Samuel Williams was just a boy when he was liberated from slavery in South Carolina. He eventually made his way to Springfield, Vermont, where he raised a family and wrote a pseudonymous memoir, giving voice to his early life in slavery and the struggles of starting over.
Susanna Ashton, Chair of the English Department at Clemson University in South Carolina, specializes in American slave narratives and has a new exhibit online looking into Williams' work and the unique perspective his memoir offers.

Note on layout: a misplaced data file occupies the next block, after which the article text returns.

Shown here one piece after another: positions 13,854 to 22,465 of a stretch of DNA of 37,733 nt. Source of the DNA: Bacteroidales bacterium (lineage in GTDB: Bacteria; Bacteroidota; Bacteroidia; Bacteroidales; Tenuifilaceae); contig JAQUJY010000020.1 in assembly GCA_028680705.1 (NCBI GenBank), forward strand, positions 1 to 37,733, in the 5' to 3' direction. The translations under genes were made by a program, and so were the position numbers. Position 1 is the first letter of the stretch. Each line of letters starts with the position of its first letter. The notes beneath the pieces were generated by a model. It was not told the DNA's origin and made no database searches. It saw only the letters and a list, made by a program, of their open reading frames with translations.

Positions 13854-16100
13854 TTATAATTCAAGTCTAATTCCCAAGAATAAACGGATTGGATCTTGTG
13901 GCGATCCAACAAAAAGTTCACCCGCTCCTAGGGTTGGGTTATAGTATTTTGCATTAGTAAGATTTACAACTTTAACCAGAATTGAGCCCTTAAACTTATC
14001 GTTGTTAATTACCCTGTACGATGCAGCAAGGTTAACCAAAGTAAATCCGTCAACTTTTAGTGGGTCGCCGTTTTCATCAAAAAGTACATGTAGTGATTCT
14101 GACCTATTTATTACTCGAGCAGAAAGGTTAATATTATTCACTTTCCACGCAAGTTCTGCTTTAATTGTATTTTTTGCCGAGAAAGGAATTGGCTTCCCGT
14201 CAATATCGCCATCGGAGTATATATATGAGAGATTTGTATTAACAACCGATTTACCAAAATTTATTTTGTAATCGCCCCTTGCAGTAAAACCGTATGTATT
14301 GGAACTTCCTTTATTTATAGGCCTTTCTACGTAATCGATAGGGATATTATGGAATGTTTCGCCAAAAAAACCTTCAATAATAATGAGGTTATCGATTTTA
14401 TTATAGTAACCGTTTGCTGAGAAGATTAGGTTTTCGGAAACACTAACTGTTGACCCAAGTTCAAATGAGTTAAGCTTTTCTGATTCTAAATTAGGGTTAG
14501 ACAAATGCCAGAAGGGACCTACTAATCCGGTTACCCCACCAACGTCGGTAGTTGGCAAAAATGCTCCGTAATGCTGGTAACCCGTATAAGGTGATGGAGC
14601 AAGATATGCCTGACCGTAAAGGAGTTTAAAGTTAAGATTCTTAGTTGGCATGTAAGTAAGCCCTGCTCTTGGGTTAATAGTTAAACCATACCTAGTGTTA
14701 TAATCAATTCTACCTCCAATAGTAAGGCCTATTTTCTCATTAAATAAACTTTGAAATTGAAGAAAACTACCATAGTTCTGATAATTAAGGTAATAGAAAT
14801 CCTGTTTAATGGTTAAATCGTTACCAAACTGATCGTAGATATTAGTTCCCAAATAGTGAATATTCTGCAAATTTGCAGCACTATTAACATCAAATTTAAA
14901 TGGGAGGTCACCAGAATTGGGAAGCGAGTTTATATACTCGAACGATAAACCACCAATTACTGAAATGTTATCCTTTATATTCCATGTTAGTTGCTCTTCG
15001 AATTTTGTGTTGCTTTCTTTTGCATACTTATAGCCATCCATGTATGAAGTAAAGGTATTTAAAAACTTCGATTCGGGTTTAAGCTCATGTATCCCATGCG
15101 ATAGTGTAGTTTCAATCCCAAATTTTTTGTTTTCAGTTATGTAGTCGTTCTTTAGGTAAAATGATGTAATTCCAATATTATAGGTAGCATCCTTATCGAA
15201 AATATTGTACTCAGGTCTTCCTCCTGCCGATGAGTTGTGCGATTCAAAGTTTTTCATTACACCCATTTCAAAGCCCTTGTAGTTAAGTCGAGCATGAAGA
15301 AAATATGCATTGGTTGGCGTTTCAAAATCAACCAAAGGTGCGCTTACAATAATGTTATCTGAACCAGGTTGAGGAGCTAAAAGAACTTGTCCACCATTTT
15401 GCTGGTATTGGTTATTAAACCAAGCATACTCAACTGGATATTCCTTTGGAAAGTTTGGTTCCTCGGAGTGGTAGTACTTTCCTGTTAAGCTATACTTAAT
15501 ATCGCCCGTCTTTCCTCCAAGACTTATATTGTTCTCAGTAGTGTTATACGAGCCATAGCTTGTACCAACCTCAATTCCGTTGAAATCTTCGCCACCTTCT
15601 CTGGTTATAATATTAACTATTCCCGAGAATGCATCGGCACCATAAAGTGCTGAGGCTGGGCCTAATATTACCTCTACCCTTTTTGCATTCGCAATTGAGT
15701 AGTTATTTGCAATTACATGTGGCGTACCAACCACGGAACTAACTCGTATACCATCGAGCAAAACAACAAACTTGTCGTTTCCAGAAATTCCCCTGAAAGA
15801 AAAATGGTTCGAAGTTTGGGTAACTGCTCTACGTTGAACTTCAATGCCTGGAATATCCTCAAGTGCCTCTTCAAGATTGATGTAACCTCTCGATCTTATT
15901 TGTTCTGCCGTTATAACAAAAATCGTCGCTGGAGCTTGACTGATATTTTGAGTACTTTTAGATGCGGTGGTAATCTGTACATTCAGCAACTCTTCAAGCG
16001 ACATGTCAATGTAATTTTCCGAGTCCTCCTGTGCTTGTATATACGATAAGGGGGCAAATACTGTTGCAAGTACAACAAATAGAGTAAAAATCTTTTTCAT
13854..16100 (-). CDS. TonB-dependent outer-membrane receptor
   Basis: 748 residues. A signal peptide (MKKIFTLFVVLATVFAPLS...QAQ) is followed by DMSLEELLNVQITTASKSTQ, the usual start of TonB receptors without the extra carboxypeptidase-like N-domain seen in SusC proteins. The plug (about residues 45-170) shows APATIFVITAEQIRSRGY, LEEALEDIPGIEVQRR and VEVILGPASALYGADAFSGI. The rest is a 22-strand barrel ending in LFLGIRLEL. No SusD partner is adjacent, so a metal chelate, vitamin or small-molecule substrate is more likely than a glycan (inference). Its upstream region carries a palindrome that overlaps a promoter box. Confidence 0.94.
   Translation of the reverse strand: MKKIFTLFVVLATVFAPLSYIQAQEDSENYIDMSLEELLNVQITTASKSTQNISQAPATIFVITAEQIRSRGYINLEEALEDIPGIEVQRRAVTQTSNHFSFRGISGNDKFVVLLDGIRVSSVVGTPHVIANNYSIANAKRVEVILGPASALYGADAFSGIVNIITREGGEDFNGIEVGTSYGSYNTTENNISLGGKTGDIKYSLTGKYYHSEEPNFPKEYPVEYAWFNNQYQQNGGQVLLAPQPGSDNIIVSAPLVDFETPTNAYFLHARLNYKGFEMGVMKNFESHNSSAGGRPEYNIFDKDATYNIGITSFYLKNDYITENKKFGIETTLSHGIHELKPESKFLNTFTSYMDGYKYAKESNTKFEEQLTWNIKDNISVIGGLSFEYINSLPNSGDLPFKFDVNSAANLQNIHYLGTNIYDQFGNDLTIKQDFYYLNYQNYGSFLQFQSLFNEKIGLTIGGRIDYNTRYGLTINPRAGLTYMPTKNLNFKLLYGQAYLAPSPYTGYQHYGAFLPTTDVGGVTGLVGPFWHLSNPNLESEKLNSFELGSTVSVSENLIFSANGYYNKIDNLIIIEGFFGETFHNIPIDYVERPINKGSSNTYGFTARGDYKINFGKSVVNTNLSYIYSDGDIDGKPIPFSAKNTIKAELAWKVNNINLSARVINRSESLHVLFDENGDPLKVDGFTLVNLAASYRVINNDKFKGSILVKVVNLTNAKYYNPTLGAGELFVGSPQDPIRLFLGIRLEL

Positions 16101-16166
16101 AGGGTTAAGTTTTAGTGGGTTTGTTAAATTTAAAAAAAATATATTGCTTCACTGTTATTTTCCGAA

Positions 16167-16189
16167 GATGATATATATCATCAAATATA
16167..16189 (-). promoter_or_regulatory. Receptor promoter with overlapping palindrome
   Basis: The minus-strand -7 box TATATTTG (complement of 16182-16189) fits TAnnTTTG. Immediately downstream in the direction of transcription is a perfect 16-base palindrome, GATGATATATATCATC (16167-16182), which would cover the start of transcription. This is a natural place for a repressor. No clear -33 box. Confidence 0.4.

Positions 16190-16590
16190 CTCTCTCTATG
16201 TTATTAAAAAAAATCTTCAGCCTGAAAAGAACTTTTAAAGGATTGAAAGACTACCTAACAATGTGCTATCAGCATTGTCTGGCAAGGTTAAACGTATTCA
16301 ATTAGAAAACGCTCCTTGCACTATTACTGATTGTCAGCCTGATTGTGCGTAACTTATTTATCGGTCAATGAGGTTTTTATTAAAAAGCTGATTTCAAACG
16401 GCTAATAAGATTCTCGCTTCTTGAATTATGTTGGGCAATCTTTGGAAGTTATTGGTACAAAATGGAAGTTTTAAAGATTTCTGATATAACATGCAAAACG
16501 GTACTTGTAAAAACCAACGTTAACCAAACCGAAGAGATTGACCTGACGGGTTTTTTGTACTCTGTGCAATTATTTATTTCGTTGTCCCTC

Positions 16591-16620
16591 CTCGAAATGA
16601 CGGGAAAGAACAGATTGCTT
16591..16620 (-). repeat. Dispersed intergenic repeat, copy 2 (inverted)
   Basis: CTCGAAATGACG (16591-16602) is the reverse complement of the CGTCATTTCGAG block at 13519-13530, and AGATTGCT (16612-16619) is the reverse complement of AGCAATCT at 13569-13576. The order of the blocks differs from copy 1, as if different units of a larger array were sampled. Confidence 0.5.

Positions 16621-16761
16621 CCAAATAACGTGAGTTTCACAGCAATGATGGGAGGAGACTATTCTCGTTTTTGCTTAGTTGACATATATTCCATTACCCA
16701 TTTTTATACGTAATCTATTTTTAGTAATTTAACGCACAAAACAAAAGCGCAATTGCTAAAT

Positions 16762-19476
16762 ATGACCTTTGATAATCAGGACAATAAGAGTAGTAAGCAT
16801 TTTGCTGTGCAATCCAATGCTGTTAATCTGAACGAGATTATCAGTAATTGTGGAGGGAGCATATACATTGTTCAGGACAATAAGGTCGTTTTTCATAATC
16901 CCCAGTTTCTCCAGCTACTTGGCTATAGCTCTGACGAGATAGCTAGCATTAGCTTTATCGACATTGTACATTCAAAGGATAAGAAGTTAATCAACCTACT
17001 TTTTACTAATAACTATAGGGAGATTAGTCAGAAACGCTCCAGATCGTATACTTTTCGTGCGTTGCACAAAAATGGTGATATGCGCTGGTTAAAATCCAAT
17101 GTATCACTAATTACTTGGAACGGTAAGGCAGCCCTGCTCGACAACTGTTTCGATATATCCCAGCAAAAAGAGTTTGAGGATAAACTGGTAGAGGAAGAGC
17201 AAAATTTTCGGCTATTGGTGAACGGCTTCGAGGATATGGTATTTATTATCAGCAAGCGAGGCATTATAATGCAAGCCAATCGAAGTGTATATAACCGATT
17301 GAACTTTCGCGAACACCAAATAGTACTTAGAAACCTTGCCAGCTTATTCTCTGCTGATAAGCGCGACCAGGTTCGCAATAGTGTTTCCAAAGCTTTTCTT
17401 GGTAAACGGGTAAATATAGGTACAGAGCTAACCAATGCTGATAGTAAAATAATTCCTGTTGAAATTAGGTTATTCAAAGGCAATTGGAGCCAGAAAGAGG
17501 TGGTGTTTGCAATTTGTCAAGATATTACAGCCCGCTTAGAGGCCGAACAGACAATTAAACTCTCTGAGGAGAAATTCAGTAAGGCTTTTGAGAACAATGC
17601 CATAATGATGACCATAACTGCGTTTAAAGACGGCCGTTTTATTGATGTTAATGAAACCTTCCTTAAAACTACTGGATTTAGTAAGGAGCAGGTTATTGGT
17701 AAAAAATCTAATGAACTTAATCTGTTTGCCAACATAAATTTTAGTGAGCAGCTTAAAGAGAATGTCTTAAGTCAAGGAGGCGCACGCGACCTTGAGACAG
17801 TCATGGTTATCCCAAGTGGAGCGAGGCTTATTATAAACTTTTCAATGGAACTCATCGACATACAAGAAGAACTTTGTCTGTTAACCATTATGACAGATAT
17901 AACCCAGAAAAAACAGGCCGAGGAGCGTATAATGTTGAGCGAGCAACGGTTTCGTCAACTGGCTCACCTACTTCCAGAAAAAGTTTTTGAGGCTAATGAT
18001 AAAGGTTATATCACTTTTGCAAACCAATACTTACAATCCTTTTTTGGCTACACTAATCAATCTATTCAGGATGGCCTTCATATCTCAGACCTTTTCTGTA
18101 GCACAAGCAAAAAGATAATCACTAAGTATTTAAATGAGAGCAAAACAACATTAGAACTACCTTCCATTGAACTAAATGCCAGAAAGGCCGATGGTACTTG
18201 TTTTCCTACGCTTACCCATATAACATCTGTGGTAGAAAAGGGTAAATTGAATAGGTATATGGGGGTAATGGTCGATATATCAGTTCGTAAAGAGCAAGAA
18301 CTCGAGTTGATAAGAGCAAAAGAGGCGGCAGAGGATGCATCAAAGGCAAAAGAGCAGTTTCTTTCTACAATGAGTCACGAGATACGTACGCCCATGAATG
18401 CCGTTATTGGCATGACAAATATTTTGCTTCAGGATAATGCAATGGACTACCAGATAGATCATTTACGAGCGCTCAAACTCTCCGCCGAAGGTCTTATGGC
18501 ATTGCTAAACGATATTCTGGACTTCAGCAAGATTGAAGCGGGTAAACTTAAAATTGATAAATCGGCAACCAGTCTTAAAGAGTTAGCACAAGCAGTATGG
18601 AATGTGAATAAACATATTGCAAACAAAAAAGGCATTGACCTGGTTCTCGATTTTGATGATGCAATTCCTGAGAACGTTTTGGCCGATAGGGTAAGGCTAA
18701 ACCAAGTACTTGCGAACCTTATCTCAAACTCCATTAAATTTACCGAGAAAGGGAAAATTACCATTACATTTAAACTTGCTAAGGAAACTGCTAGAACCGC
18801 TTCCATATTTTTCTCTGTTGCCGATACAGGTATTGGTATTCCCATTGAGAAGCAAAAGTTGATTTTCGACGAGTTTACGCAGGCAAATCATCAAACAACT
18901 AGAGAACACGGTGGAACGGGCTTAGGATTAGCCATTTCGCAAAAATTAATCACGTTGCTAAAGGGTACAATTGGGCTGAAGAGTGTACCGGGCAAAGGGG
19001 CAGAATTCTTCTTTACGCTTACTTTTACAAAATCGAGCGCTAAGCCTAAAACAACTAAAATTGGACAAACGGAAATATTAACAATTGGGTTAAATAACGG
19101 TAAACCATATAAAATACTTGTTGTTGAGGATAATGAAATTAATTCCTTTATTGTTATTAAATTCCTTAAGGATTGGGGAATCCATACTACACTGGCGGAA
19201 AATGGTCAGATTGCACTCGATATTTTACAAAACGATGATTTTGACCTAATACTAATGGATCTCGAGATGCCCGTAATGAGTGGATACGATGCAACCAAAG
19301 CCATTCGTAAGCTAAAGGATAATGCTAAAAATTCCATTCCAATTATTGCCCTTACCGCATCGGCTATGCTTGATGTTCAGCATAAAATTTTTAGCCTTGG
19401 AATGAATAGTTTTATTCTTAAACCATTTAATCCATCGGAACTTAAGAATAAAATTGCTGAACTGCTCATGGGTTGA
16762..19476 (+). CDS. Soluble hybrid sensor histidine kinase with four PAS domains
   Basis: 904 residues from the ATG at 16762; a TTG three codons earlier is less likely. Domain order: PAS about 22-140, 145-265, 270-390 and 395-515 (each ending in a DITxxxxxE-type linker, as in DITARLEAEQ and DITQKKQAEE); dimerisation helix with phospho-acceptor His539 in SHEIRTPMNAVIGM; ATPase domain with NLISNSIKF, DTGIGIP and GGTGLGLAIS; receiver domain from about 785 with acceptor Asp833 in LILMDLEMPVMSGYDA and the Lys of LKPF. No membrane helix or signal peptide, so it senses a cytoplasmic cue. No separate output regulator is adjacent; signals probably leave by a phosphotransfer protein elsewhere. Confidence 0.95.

Ashton discusses Williams' memoir detailing his life not on a plantation, but in urban Charleston, South Carolina. The memoir also covers Williams' time in service of a Confederate officer, a task that Ashton calls "a horrifyingly dangerous prospect."
Williams followed job prospects to Vermont, where he wrote about topics ranging from the bountiful food—especially pie—he found in New England and the benefits of the integrated school system.
Broadcast live on Tuesday, June 19, 2018 at noon; rebroadcast at 7 p.m.